Learning to mix your own greens is rewarding. Here I created a grid with greens mixed from the most common yellows and blues. The top row shows the blues, going left to right from those with more red to those with no red at all. Ivory black may surprise you, but it has a definite blue cast and makes attractive greens. The left column shows the yellows, going top to bottom from one with no red to those with increasing amounts of red. Yellow ochre, an earth color, helps create more neutral greens that you might see in the landscape. The most intense green here is the one made by mixing phthalo blue and cadmium yellow light. These two colors have no red in them to dull the green. The dullest (but still beautiful) greens are the ones in which red exists in one or both of the component colors. The temperature, intensity, and value of these greens depend on the proportion of the components.

A Short History of Green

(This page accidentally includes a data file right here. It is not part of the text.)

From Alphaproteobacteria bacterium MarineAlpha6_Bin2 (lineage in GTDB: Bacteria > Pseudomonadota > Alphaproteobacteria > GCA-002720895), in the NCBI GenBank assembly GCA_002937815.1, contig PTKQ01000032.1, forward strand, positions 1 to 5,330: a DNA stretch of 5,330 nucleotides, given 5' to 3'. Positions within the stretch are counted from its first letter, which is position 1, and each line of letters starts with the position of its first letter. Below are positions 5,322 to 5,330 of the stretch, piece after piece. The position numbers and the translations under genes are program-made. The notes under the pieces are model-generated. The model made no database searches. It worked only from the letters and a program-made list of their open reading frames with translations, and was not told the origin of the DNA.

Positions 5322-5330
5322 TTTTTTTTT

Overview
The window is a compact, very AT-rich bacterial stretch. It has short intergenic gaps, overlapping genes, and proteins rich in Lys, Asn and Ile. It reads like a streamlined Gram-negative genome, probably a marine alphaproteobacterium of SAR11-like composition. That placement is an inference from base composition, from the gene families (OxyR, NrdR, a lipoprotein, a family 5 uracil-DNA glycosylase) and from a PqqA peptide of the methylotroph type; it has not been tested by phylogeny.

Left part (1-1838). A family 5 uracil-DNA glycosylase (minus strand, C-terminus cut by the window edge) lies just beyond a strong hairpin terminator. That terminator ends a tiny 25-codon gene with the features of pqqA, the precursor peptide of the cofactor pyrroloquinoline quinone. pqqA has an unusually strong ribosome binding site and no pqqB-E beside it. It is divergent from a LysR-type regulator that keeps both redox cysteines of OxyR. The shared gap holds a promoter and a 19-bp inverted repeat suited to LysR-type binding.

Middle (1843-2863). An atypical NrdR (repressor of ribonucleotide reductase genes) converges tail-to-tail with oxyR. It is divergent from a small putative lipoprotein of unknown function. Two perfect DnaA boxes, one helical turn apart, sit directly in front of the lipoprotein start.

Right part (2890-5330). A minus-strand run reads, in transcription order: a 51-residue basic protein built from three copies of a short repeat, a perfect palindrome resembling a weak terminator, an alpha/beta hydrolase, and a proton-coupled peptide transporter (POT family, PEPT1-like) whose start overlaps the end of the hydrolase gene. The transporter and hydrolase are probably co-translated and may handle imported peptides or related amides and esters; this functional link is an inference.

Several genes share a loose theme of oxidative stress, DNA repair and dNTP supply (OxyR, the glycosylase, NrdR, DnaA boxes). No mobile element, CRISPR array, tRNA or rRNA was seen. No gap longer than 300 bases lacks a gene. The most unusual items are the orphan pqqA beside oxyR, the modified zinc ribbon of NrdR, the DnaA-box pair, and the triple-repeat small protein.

Until about 1800, very few greens were available to the painter. Among these, terre verte, verdigris and sap green proved to be either dull, toxic or unstable (that is, not lightfast or prone to discoloration when mixed with other pigments). Because of this, Renaissance painters preferred to create their greens by glazing yellow over blue. Of the early green pigments, malachite had the longest run as being bright, stable, and permanent until the creation of pigments such as emerald green, which is poisonous, and its nontoxic successor, viridian. In the 20th century, rich, powerful, organic colors such as phthalocyanine green were invented. Today, many of the earlier unsatisfactory greens have been recreated in nontoxic and stable versions, designated as “hues,” or as mixtures of other pigments.

Tip: Painting Fog

As a landscape painter who paints a lot of fog in Down East Maine, I often turn to green; small strokes of a very pale tint of a cool green (white plus phthalo green) alongside small strokes of a very pale pink (white with permanent alizarin crimson) can mix optically to create a beautiful and impressionistic foggy gray.